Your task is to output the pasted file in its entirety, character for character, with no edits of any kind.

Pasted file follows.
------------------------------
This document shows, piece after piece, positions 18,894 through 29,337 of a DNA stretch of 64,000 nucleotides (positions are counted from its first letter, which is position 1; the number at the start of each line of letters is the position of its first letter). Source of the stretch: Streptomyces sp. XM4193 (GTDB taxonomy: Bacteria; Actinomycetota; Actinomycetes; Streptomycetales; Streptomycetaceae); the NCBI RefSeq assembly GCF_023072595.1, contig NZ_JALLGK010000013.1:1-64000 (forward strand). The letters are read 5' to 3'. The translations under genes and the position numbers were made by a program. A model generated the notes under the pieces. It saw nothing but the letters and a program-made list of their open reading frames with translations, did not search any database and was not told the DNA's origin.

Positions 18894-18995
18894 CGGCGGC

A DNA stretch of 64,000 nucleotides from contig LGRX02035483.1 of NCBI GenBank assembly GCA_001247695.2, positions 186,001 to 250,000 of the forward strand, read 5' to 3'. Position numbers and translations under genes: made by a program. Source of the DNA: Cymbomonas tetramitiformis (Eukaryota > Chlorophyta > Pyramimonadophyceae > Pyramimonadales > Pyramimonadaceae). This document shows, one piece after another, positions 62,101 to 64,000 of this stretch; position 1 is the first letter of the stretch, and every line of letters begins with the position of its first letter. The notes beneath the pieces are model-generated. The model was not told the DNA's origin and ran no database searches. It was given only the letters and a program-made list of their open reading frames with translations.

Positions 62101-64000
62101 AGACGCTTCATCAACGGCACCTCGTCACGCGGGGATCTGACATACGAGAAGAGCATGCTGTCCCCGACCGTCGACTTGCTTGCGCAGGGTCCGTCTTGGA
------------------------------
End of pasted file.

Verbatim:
This document shows, piece after piece, positions 18,894 through 29,337 of a DNA stretch of 64,000 nucleotides (positions are counted from its first letter, which is position 1; the number at the start of each line of letters is the position of its first letter). Source of the stretch: Streptomyces sp. XM4193 (GTDB taxonomy: Bacteria; Actinomycetota; Actinomycetes; Streptomycetales; Streptomycetaceae); the NCBI RefSeq assembly GCF_023072595.1, contig NZ_JALLGK010000013.1:1-64000 (forward strand). The letters are read 5' to 3'. The translations under genes and the position numbers were made by a program. A model generated the notes under the pieces. It saw nothing but the letters and a program-made list of their open reading frames with translations, did not search any database and was not told the DNA's origin.

Positions 18894-18995
18894 CGGCGGC

A DNA stretch of 64,000 nucleotides from contig LGRX02035483.1 of NCBI GenBank assembly GCA_001247695.2, positions 186,001 to 250,000 of the forward strand, read 5' to 3'. Position numbers and translations under genes: made by a program. Source of the DNA: Cymbomonas tetramitiformis (Eukaryota > Chlorophyta > Pyramimonadophyceae > Pyramimonadales > Pyramimonadaceae). This document shows, one piece after another, positions 62,101 to 64,000 of this stretch; position 1 is the first letter of the stretch, and every line of letters begins with the position of its first letter. The notes beneath the pieces are model-generated. The model was not told the DNA's origin and ran no database searches. It was given only the letters and a program-made list of their open reading frames with translations.

Positions 62101-64000
62101 AGACGCTTCATCAACGGCACCTCGTCACGCGGGGATCTGACATACGAGAAGAGCATGCTGTCCCCGACCGTCGACTTGCTTGCGCAGGGTCCGTCTTGGA